One of the few women of Chicago's creative music, and one of the few jazz composers with a mastery of blues, gospel and soul music, Arkansas-born pianist (and, more importantly, arranger) Amina-Claudine Myers (1942) was largely missing from the great recordings of the 1960s, despite joining Muhal Richard Abrams' band in 1966. She was more interested in composing and arranging vocal music. Relocating to New York in 1976, she debuted with an album of solo piano interpretations of Marion Brown's music, Poems For Piano (july 1979), followed by a lyrical Song For Mother Earth (october 1979), a duet with percussionist Pheeroan aklaff. Salutes Bessie Smith (june 1980) in a trio with bass and drums contained her 15-minute touching African Blues. Another trio recording, Circle of Time (february 1983), contained six originals that summarized her musical roots and her spiritual persona. She converted to funk-jazz fusion with Country Girl (april 1986), containing three extended compositions such as Country Girl, Blessings and Pain performed by a sextet with Patience Higgins on flute, alto sax and soprano sax, Ricky Ford on tenor sax, Jerome Harris on bass guitar, Reggie Nicholson on drums, Bola Idowu on percussion, and Myers on piano, harmonica and vibraphone (and a few of them doubling on vocals), and with the inferior Jumping In The Sugar Bowl (march 1984).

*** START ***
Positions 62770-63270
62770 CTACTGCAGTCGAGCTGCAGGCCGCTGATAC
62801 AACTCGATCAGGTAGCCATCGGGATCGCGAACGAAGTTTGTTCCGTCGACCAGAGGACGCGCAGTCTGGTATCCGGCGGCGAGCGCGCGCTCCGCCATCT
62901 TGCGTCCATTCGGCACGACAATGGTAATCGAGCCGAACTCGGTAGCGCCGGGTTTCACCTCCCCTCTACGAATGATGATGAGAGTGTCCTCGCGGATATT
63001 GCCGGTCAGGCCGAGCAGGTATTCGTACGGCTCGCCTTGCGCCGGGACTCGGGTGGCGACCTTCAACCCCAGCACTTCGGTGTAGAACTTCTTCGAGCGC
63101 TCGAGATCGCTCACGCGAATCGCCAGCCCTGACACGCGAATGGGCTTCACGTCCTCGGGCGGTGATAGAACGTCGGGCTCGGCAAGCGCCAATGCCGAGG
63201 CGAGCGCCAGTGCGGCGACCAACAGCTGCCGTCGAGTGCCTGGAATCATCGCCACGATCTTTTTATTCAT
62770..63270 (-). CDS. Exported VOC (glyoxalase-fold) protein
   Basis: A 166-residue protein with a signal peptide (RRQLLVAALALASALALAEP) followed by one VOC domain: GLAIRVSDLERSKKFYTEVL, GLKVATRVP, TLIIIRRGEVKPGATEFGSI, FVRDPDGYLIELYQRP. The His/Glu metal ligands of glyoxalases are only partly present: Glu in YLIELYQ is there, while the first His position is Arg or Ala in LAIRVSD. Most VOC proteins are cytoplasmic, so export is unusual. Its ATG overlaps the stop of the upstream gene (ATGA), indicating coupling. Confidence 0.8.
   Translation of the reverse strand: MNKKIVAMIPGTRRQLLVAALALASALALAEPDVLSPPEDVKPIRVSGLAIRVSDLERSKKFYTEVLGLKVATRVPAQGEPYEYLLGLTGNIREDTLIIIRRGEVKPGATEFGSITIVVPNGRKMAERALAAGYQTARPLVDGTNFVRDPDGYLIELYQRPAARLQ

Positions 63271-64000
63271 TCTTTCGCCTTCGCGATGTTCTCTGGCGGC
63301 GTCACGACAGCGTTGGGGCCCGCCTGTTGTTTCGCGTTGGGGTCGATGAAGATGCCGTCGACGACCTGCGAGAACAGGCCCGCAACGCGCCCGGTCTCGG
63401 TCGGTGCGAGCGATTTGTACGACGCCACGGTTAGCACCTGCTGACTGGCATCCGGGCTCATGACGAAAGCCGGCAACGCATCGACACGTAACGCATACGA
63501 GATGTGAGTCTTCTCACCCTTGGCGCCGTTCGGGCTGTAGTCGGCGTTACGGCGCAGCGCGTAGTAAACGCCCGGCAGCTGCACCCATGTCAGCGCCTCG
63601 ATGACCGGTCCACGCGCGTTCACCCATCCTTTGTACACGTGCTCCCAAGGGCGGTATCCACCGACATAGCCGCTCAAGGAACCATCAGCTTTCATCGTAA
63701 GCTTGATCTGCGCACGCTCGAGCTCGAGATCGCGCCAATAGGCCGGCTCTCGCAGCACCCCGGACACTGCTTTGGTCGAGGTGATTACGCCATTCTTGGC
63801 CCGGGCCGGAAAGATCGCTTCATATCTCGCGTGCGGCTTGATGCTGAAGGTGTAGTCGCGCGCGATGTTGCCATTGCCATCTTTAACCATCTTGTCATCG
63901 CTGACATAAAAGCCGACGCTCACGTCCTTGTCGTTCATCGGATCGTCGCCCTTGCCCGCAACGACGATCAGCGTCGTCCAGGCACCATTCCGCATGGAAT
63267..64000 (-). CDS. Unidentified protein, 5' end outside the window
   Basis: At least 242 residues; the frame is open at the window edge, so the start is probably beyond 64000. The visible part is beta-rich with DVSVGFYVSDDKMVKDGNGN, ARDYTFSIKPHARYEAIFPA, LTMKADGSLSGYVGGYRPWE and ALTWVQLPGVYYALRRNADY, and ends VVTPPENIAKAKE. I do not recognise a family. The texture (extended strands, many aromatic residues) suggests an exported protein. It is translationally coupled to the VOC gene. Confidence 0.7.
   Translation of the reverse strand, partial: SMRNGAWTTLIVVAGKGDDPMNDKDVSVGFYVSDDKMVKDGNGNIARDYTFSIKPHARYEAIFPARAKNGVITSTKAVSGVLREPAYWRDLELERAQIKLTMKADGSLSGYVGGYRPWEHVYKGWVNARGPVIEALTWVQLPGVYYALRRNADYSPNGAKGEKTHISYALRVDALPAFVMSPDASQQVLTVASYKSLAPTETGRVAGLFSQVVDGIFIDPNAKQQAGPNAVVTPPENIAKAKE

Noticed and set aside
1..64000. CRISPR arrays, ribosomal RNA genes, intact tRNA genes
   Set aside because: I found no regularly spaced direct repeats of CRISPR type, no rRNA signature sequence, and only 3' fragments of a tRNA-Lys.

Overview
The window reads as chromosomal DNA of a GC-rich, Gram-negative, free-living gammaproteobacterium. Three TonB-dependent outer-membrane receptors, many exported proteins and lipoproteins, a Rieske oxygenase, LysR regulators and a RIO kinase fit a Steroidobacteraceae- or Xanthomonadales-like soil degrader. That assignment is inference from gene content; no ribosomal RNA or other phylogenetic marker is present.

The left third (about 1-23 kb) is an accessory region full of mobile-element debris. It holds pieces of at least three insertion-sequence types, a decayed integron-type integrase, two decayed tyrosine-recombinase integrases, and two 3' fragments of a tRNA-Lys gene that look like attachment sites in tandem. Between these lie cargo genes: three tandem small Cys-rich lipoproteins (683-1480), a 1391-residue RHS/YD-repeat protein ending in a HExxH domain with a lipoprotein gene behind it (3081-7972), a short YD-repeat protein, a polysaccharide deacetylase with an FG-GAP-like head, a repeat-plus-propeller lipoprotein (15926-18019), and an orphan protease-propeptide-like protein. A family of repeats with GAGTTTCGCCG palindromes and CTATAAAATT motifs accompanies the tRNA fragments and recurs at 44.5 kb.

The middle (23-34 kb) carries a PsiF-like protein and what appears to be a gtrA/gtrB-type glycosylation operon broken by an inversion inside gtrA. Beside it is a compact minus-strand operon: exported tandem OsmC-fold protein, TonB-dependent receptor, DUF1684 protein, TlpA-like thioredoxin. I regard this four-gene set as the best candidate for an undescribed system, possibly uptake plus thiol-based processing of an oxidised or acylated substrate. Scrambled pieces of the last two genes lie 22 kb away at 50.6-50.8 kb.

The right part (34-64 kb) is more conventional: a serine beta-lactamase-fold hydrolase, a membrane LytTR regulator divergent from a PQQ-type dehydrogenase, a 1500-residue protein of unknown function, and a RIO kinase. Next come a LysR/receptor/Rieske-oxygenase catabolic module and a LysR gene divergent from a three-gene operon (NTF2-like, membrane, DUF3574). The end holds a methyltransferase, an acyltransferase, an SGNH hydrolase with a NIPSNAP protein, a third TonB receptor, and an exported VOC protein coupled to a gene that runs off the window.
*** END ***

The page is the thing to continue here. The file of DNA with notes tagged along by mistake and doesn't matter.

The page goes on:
Amina (november 1987) and In Touch (may 1989), as well as
as well as the live trio Women in (E)motion (september 1988),
were very minor works.
Sama Rou (Olaya, 2016) contains the 20-minute Crossings.